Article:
State Budget Delivered Blow to Impoverished Texas Exurbs
Daniel C. Vock discusses the plight of poverty-stricken exurbs along Texas' border with Mexico. "The predominantly poor residents of colonias -- makeshift subdivisions often far outside city limits -- have bought land or cheap houses from unscrupulous developers who promised to eventually install electricity, running water and paved roads." In many ways unheard-of elsewhere in the U.S., residents have been left to their own devices.
There have been efforts to help these neighborhoods. In terms of inadequate infrastructure, "Texas cracked down on the worst offenders in the 1990s, but change has been slow. Many of these communities still lack even the most basic infrastructure systems." Vock goes on, "In 1999, Gov. George W. Bush signed a law that created a state ombudsman program to help colonia residents figure out the myriad programs available to help them."
"But Gov. Greg Abbott this summer effectively terminated Bush's program. [...] The move came as a surprise to many officials who represent border areas with colonias, because there had been almost no talk in recent years of cutting the program." Abbott characterized the program as unnecessary red tape.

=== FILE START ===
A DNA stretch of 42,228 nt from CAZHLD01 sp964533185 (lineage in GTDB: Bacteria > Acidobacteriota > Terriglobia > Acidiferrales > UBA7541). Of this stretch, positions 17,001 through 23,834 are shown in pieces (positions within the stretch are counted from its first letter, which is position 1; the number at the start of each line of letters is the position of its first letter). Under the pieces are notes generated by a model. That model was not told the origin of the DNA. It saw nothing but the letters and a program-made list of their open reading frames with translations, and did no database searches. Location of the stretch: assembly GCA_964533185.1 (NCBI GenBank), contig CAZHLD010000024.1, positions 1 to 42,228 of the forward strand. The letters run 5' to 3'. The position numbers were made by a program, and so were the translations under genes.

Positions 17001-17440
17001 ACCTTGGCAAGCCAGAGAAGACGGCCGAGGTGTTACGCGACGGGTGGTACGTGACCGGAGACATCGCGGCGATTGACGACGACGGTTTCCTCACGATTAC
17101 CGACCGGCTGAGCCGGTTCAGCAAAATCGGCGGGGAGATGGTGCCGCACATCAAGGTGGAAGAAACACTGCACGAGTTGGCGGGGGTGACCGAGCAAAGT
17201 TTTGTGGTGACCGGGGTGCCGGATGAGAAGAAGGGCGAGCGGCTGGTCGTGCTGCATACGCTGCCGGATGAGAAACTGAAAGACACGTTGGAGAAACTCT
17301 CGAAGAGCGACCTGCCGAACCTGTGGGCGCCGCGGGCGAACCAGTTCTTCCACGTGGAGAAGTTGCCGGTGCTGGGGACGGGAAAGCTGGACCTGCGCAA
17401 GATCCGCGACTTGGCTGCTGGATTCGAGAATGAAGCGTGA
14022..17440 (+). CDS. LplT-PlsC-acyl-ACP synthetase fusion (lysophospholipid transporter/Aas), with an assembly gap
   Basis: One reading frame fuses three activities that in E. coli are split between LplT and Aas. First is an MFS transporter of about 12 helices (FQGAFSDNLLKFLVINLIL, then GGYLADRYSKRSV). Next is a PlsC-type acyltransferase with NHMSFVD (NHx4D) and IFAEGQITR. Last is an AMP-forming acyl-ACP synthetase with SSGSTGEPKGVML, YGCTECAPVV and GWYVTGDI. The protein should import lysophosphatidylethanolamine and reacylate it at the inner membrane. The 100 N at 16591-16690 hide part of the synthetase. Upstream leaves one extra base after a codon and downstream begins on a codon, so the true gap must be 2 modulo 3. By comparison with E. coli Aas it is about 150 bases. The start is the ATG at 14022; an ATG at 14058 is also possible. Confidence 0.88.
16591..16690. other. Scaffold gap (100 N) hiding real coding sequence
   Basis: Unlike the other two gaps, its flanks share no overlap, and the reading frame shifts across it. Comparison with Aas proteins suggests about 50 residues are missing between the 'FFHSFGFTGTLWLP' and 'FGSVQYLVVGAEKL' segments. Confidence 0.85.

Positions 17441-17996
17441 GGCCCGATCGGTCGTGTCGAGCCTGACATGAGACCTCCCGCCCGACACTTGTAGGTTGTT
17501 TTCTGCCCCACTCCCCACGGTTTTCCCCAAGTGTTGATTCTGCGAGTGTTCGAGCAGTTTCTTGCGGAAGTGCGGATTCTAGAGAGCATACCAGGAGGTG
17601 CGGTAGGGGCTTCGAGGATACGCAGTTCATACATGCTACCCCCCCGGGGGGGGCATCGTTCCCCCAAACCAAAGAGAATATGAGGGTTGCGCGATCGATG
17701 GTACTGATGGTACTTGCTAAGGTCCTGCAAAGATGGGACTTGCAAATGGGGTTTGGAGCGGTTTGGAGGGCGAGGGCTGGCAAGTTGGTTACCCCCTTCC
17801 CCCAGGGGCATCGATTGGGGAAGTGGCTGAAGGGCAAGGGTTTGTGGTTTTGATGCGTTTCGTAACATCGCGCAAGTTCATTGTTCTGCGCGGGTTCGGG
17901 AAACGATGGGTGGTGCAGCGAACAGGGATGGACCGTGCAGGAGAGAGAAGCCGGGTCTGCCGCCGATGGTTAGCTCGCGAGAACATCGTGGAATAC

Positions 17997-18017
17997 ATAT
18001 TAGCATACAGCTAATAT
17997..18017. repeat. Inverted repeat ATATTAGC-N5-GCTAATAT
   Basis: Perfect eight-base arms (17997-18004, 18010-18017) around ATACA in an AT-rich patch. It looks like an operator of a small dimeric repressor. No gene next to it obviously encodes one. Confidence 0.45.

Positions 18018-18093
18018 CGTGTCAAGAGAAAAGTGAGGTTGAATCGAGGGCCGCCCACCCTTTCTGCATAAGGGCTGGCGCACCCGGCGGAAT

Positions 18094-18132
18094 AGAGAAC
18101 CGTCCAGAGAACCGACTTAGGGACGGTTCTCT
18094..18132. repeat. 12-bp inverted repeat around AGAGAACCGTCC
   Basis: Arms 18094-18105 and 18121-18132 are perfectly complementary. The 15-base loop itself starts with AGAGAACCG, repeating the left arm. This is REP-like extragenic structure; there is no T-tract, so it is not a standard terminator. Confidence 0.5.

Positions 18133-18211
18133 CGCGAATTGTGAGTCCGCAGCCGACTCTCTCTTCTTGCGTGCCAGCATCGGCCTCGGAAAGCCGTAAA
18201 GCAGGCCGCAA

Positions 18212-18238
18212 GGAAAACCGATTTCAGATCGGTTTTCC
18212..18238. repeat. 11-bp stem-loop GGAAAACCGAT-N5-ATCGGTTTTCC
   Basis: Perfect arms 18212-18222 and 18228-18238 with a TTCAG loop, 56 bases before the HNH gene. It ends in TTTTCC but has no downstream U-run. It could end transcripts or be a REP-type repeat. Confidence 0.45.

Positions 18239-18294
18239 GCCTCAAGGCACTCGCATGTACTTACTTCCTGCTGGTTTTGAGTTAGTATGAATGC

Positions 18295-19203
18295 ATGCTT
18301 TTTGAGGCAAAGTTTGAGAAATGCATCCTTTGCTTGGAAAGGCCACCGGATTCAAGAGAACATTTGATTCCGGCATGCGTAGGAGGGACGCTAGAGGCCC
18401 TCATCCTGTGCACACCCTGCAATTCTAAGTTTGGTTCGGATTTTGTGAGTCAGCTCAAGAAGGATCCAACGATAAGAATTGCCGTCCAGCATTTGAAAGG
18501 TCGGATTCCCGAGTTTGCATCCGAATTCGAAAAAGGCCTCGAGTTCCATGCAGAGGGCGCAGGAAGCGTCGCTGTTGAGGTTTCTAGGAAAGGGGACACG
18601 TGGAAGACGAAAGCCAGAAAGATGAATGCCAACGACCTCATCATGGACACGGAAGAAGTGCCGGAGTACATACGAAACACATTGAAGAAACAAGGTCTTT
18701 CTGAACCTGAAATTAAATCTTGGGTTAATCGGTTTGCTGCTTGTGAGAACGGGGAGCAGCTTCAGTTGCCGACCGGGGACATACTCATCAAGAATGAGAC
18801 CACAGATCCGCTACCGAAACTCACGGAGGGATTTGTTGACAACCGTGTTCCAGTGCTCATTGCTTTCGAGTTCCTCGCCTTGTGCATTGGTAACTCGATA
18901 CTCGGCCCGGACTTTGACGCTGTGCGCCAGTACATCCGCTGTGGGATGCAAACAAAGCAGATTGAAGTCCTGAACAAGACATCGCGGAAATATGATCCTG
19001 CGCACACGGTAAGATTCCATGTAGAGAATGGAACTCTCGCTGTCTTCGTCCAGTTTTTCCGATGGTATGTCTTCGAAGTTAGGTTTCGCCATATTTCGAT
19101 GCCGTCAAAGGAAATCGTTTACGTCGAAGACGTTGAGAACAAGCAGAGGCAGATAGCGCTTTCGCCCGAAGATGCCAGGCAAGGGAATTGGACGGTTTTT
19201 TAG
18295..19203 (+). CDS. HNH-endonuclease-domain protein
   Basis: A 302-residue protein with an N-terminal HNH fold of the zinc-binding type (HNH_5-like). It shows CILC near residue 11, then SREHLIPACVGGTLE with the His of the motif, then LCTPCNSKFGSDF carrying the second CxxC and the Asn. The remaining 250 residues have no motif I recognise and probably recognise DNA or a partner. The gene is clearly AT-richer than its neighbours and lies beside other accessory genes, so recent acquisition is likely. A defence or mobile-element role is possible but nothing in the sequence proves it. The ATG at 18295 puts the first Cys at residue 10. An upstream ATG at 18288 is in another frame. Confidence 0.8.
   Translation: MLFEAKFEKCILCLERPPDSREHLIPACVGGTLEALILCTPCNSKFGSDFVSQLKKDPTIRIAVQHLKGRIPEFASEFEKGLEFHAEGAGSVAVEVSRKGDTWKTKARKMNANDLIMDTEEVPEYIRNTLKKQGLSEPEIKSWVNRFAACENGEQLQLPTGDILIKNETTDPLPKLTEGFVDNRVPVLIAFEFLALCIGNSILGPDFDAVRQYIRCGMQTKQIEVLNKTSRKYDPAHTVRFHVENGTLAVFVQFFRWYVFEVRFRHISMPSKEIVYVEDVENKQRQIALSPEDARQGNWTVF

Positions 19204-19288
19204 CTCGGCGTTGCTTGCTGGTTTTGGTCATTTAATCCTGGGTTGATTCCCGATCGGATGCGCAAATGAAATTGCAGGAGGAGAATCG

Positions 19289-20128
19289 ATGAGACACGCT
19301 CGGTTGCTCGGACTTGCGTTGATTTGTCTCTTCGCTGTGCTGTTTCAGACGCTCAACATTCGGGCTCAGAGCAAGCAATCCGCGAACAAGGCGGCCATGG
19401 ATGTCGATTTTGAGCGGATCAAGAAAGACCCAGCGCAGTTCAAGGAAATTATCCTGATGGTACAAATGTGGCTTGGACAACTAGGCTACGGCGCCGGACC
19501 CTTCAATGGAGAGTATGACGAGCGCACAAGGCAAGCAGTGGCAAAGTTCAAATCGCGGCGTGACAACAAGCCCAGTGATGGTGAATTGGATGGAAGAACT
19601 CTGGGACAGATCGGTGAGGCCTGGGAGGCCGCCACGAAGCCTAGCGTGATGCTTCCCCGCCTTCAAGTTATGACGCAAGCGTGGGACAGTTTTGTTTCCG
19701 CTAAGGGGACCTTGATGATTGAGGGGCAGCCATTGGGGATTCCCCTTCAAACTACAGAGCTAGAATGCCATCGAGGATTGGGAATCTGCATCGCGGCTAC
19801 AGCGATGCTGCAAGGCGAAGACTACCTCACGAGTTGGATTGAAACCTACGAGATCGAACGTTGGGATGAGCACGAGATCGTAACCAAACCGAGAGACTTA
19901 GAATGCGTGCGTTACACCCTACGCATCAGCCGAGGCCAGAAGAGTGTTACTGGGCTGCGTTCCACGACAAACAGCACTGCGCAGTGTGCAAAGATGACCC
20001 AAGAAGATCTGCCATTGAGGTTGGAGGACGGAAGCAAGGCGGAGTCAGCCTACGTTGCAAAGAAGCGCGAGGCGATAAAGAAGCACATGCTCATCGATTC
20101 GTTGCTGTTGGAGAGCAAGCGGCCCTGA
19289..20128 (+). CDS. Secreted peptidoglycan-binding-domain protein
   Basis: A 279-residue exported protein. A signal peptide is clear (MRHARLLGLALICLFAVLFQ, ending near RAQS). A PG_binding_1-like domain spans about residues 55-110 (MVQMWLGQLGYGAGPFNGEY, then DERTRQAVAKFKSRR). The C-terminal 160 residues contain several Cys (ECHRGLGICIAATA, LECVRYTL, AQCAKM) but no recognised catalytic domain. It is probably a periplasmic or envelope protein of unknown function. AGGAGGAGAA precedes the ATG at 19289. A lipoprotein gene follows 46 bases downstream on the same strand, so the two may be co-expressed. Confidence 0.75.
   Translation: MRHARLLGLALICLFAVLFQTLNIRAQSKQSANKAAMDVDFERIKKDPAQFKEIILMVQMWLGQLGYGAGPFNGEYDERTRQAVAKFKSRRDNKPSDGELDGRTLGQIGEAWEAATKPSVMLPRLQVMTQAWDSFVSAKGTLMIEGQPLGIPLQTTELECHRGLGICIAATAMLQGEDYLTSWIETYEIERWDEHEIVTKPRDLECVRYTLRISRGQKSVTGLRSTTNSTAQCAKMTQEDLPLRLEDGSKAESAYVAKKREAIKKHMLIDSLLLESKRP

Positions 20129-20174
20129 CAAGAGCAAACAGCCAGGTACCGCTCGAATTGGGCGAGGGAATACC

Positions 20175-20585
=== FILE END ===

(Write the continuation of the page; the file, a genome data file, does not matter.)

According to El Paso County Commissioner Vincent Perez, there's not a lot individual Texas counties can do to help colonia residents. "Texas law [...] prevents counties from imposing zoning requirements on developments that could've prevented many of the ongoing problems with colonias, Perez says." Perez also made it clear that "pressure to address the infrastructure problems in colonias will continue to build, especially in the El Paso area, where the sprawling city is encroaching on once-isolated neighborhoods."